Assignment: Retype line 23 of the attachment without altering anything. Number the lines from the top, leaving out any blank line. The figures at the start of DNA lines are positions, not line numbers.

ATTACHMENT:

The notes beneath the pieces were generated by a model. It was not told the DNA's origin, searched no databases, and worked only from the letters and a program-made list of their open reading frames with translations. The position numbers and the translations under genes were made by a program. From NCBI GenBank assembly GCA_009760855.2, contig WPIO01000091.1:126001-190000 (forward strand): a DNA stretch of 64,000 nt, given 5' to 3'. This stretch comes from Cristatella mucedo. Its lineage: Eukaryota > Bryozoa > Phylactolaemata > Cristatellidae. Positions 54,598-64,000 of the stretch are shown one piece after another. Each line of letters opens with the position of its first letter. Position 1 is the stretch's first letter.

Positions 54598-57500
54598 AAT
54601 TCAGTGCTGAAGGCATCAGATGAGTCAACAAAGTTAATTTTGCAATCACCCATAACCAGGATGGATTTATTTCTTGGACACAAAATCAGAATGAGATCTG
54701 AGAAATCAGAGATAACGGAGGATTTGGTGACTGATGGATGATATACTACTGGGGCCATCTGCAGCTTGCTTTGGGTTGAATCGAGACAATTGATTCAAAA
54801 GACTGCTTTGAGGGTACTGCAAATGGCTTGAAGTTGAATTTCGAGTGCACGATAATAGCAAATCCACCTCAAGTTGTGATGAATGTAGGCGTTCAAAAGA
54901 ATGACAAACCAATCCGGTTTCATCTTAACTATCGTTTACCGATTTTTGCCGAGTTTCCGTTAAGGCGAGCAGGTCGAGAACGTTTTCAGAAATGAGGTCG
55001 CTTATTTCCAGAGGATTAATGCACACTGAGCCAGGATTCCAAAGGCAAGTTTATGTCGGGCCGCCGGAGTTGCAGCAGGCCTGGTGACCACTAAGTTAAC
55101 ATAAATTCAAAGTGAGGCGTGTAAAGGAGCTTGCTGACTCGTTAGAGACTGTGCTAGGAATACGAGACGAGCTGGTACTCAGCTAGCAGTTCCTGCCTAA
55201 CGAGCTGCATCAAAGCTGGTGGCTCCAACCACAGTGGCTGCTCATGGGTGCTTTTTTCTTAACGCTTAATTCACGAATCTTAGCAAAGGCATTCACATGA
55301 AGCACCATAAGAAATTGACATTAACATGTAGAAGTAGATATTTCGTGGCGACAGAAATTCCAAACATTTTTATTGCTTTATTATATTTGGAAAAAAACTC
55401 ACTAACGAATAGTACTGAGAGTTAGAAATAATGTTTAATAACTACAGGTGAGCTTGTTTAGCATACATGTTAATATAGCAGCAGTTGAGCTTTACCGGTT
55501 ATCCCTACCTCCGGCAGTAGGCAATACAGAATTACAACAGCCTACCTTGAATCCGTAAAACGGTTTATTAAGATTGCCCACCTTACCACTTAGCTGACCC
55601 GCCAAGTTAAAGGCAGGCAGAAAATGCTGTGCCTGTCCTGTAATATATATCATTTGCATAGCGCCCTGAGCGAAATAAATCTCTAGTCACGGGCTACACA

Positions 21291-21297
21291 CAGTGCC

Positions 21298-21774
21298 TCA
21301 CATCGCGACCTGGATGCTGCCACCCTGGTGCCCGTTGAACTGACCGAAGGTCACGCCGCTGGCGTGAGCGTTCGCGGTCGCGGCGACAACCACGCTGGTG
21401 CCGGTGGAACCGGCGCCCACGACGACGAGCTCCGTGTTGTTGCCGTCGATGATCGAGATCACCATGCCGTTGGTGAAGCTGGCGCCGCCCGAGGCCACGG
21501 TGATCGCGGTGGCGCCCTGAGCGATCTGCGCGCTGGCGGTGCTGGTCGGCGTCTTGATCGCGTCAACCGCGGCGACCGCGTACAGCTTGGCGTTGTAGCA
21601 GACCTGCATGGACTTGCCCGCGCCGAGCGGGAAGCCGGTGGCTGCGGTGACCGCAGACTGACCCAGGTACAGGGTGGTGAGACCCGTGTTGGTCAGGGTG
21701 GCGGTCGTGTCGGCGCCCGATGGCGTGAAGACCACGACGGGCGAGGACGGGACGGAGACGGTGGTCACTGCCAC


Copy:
21701 GCGGTCGTGTCGGCGCCCGATGGCGTGAAGACCACGACGGGCGAGGACGGGACGGAGACGGTGGTCACTGCCAC